Government as a British Conservative Understands It: Comments on Oakeshott’s Views on Government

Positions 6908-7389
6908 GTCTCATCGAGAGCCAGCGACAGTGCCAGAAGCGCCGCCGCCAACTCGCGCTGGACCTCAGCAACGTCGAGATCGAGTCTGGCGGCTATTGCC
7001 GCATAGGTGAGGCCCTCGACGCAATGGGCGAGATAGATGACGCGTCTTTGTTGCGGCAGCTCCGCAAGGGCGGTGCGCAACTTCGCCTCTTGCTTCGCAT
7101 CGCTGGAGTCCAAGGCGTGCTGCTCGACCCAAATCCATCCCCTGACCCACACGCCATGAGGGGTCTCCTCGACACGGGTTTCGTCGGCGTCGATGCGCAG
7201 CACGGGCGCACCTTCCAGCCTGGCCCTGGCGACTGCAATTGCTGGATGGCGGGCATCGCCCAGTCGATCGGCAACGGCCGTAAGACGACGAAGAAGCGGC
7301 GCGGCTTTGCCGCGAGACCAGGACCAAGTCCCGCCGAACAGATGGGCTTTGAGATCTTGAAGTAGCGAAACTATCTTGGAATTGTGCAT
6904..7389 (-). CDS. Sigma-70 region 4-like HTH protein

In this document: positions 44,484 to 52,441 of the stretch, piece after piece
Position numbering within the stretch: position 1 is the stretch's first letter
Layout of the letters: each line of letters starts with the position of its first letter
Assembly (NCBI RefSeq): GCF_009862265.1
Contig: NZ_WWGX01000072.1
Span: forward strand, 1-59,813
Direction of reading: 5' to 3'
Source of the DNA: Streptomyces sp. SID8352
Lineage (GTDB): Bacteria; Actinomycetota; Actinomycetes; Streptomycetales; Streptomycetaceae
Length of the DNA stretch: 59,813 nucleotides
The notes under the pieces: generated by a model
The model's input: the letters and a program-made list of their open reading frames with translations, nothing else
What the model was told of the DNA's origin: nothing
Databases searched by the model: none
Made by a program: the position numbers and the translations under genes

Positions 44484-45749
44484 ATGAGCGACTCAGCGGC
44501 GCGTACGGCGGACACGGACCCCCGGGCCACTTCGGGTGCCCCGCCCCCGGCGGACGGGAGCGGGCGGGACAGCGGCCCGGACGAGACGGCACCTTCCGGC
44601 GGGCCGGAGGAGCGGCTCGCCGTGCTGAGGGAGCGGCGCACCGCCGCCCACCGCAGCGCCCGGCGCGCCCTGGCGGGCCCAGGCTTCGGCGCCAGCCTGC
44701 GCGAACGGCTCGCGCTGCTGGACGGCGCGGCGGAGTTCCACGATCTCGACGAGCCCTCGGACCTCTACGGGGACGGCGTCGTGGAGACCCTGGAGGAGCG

This paper provides a short overview of how Oakeshott identifies the functions and limits of government, with reliance primarily on two texts. The first one from “Lectures on the History of Political” thought distinguishes nomocratic (rule providing) and teleocratic (purpose imposing) ways of governing. Oakeshott describes the two forms in a detached fashion, and indirectly hints at his preference for nomocratic rule. The second text is Oakeshott’s essay “On Being Conservative”, where Oakeshott gives a sceptical and critical description of human nature. The paper argues that this account of human nature should be seen as the basis, on which a nomocratic rule can be defended. It will be argued, that the two texts should be read together, if we want to get a reasoned overview of Oakeshott’s criticism of contemporary forms of government, and of his reasons to choose nomocratic rule instead of the teleocratic one. It will be argued that a complex political philosophy based on these two pillars will be provided by Oakeshott’s late book On Human Conduct.